Boundary Notes 
By Daniel Kiazyk

An important part of fishing lately for myself and my fishing buddies is getting out to see new water. This past spring we had an opportunity to drive out west, to Estevan Saskatchewan, to fish a not so well known fish factory: Boundary reservoir.

Boundary Reservoir is an arm of the upper Souris river that has been blocked off and is used as a source of cooling water by one of Sask-Power’s Coal fired hydro generating plant. The plant is situated in this area because of large deposits of hard high quality coal. The reservoir is situated in a south west to northeast orientation and tapers off becoming shallow as it moves south towards the Canada US border. The border, by the way, is a mere 12 km from the mid way point of the reservoir. One other point of fact is that every where we went we met up with unbelievably friendly people. I guess living out on the prairies in mid southern Saskatchewan brings out the best in people. We never were lost for information as anyone you’d speak with was willing to share whatever they knew about the reservoir and its fishing.

The reservoir’s twenty some year history has seen an interesting transition in terms of fish species. At its beginning the reservoir had a population of perch and pike. These two species are fish indigenous to the Souris River watershed. Walleye and large mouth bass were introduced at different periods later on . As one local put it to us, the fishery at one time was dominated by very large perch and monster pike. The balance, however, was tipped with the introduction of walleyes and largemouth to a point where the once abundant perch are no longer targeted as they once were. Simply put they were subject to too many predators.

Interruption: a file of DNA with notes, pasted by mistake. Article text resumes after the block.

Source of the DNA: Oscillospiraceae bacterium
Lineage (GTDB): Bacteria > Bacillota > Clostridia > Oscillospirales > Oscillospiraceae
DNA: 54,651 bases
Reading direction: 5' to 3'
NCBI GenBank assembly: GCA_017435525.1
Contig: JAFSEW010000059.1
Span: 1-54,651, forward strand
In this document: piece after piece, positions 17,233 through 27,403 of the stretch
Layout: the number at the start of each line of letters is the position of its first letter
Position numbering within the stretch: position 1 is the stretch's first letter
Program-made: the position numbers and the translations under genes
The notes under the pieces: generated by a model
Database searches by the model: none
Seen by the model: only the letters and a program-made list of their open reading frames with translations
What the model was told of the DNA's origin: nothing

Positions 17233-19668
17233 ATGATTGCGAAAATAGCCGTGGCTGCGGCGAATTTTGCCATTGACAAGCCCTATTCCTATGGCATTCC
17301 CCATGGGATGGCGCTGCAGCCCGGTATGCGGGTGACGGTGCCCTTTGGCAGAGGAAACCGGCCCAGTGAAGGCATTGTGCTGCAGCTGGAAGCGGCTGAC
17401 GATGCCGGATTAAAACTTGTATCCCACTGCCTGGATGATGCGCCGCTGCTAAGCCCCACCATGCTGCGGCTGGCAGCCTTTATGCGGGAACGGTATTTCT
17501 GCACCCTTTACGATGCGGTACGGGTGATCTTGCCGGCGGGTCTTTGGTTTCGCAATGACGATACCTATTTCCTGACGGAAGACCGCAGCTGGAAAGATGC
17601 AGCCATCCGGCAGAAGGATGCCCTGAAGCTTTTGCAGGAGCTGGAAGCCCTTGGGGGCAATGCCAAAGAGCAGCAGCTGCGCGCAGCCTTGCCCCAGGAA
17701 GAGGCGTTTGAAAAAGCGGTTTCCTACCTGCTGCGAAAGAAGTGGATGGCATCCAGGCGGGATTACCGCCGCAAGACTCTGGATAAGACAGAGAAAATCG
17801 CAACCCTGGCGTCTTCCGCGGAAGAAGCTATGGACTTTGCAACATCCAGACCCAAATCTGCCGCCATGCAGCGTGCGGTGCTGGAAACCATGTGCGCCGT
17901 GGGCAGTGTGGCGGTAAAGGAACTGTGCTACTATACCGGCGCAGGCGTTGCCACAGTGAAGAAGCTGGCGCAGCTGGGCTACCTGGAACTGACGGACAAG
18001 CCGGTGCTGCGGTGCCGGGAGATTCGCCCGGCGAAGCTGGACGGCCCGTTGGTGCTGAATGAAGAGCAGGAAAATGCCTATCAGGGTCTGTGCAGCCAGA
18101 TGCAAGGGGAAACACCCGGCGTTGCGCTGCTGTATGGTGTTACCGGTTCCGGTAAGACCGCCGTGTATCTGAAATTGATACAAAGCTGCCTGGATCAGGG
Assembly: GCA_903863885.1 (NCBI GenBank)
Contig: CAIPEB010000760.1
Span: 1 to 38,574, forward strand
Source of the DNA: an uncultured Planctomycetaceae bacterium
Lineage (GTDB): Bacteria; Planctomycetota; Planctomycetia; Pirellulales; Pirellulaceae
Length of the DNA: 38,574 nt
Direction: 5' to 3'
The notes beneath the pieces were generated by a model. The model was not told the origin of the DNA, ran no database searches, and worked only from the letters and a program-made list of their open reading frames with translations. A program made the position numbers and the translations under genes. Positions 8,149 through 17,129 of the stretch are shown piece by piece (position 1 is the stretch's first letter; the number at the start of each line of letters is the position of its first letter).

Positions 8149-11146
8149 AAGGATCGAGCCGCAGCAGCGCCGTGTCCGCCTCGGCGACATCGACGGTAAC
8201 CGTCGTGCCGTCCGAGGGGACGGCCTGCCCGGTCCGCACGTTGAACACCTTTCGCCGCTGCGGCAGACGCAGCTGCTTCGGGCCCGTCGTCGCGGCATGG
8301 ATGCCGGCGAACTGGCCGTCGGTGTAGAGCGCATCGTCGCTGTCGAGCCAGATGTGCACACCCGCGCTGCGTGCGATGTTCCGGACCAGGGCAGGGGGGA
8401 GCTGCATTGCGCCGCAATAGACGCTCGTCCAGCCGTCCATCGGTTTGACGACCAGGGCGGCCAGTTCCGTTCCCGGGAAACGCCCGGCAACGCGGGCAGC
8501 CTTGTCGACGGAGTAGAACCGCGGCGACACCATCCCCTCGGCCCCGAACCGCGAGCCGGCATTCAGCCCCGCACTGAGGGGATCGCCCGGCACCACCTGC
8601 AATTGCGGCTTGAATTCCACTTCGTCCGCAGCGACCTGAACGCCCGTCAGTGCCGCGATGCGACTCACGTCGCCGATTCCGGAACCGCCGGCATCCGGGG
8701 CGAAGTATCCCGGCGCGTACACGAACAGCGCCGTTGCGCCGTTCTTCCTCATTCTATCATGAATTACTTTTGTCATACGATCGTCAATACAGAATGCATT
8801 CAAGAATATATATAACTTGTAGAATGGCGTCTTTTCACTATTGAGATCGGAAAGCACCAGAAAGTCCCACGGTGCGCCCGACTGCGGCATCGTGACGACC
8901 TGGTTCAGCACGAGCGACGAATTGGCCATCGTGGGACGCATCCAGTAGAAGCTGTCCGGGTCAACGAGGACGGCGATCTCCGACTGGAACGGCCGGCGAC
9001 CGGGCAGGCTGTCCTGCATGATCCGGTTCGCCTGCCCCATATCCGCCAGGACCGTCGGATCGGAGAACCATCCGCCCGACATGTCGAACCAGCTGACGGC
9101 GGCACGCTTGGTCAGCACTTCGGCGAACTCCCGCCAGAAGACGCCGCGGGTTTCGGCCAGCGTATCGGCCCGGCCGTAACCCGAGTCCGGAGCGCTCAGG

The fishery is unique for this part of western Canada as a result of warm water released (in huge amounts) by the coal plant. I was told by a local that when winter temps in the area hit – 40 F the reservoir remains open for almost two miles back from the warm water output structure. This last fact points to an interesting idea about the reservoir, one that is particularly significant to its fish population. The whole biomass of this reservoir has a longer “growing” season than any lake in the area, perhaps its growing season might be equal to some BC coastal lakes (whose smallmouth populations are legendary) or some southern Ontario largemouth fisheries. But all of this is operative in frigid Western Canada. This “growing” environment is probably why Canadian Sport fishing writers suggested that the next Canadian record largemouth bass will come form this reservoir.

Our trip into Boundary was not completely blind. Our arrival was on the heels of a walleye tournament that had taken place the weekend before. We had heard of the reservoir’s mid 60’s water temps and that walleye and bass were being caught using typical walleye gear. As a means of comparison, water temperatures in general back in Manitoba at the time (it was early spring) were in the high 30’s lower 40’s. Walleye we found were very active taking ¾ oz jungle jigs tipped with a Berkley power craw. It was almost embarrassing when we “the bass fisherman” were outperforming the locals with regards to walleye. The locals were fishing walleye using typical lures (jigs, rigs) and fishing probable locations, points, drop offs. Walleye however, that day, were up on the shallow “flats”. It didn’t take long for us to figure out after shaking off 3-5 pound walleye with some regularity that the largemouth bass were elsewhere.